Getting More Use From Open Data: Engaging Data Power Users

Working with cities across the US on open data initiatives, one question I hear over and over is “How can we make sure the data we release to the public is useful?” Answering this question can be a daunting task, even for governments that have experience with open data. At the heart of the question is the idea that open data needs two parties to be useful. Governments release data. But to unlock the true power of open data, others have to take that data and use it.

One way to get more use from opening data is to “release with intent” and directly engage people you think are likely to use the released data. I like to call these interested stakeholders “power users.” These users may be people who make repeated requests for information, have a vested interest in a particular subject area, or are involved in the local civic technology community. No matter who they are, engaging them BEFORE you open data can save you time and effort as you make more and more government data available to the public. By identifying areas where there are existing user groups for open data, you increase the odds that data you release will be used instead of collecting figurative dust in your open data portal.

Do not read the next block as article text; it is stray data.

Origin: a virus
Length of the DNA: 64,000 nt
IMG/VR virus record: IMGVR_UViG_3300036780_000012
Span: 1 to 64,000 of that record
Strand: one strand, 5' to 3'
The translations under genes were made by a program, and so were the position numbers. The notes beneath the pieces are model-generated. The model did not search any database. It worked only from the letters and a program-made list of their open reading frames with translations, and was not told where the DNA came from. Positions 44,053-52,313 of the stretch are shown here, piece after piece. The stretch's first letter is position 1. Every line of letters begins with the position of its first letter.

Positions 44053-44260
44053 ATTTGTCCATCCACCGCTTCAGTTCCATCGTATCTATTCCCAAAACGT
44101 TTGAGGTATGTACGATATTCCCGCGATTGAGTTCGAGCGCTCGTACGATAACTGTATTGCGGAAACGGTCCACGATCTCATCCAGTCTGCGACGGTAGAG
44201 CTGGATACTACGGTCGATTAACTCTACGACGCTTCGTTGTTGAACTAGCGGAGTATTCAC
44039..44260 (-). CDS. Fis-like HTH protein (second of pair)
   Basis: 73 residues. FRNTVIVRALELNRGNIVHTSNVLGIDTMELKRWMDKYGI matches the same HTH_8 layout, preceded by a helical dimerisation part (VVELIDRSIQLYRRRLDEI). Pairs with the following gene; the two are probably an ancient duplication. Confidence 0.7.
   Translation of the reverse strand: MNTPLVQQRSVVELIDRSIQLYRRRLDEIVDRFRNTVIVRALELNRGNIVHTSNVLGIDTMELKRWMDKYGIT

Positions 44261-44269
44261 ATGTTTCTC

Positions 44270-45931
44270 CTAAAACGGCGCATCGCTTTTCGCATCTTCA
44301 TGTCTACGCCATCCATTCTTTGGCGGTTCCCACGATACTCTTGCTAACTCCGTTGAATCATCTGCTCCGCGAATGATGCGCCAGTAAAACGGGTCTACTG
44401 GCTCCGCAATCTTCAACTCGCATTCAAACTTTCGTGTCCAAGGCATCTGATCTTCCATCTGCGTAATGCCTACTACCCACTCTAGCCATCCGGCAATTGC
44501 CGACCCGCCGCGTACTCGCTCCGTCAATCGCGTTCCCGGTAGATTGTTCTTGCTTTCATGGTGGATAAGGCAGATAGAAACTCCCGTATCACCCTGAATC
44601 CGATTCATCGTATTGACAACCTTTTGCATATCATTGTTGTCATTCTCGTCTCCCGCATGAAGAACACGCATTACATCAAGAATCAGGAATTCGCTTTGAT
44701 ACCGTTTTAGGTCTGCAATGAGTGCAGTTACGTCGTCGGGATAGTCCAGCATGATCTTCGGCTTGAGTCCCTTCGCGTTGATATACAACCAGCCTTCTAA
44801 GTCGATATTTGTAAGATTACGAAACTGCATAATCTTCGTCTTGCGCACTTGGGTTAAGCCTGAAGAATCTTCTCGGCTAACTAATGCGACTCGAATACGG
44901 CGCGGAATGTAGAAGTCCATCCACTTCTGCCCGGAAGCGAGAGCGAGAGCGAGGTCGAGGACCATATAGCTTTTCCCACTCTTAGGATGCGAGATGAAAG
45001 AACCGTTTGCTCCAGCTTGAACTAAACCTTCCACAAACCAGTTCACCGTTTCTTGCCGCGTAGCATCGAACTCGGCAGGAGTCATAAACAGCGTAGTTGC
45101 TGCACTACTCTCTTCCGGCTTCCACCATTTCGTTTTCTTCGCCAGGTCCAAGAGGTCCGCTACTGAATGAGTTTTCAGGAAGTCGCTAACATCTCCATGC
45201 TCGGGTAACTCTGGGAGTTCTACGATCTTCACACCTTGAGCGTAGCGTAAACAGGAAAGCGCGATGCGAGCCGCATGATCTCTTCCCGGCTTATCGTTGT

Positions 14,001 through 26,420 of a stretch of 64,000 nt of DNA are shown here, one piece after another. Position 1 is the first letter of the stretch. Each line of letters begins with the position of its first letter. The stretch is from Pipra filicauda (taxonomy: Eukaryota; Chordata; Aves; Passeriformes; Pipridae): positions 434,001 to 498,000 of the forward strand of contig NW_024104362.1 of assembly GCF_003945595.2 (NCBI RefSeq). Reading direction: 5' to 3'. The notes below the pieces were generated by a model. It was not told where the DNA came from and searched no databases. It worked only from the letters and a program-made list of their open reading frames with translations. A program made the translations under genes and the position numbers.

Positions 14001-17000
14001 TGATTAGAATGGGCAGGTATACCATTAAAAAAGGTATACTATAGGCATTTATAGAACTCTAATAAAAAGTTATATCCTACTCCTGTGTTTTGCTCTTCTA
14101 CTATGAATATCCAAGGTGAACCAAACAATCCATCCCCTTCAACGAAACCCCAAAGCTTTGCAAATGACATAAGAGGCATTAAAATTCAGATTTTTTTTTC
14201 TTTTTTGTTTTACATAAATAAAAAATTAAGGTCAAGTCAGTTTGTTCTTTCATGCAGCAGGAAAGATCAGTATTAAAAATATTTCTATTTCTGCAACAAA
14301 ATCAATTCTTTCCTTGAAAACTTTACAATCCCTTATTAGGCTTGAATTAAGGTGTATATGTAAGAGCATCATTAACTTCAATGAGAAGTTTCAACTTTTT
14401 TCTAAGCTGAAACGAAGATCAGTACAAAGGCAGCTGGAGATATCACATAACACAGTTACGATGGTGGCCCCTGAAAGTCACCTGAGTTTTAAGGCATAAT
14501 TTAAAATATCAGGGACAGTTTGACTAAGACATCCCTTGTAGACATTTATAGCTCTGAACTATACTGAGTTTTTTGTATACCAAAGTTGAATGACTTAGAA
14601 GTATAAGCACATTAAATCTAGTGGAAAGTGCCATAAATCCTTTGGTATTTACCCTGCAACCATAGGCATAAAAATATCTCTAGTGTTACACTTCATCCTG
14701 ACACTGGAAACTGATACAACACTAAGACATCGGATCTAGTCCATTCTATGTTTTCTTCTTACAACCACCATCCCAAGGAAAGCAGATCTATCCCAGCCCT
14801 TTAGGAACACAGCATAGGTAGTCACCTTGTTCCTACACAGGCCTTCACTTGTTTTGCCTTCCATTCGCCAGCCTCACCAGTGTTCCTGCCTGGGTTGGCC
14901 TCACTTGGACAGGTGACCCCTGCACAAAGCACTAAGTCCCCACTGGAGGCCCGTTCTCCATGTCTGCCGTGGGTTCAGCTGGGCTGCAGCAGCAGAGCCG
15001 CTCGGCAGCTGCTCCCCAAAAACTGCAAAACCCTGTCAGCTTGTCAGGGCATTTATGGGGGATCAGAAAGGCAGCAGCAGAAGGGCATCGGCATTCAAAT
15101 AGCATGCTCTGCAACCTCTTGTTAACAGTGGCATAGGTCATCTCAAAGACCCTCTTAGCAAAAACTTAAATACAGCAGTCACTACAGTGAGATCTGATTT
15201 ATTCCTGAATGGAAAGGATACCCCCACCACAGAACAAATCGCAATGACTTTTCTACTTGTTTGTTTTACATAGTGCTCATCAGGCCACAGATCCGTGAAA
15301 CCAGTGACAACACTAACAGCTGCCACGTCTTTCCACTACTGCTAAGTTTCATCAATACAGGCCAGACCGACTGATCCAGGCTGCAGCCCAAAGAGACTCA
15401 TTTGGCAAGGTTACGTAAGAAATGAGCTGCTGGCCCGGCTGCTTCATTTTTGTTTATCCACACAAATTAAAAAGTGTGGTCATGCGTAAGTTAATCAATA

The rest of this post will dive deeply into one strategy for increasing the use of open data: engaging power users in a specific subject area. We’ll first take a look at one example of engaging power users from Louisville, Kentucky, and then walk through some practical tips to help you do similar work in your community.

Engaging Planning and Design Services stakeholders in the River City

Louisville is known for many things: Kentucky bourbon, Louisville Cardinals athletics, and the Kentucky Derby to name a few. Louisville Metro Government also runs a leading open data program which houses several datasets that have more than 500,000 views. But there were still gaps in their practice which the city wanted to improve upon, including strategically releasing additional datasets in areas that users wanted. But what datasets would be valuable? Would users respond to this data? How could the city get the voice of its customers built into its open data?

In order to answer these questions, Louisville decided to deeply engage with its Planning and Design Services (PDS) department to identify and release data that was relevant to its power users. The city chose PDS for several reasons. First, PDS had leadership that was committed to opening more data and engaging its constituents. Second, PDS was lightly represented in the city’s existing open data catalog. Finally, PDS interacts regularly with a variety of stakeholders, including real estate developers, banks, lawyers, and property owners who have an interest in using PDS data. Internal users were also very interested in PDS data for land use decisions, giving any released dataset a built-in customer base, which was prioritized by the city.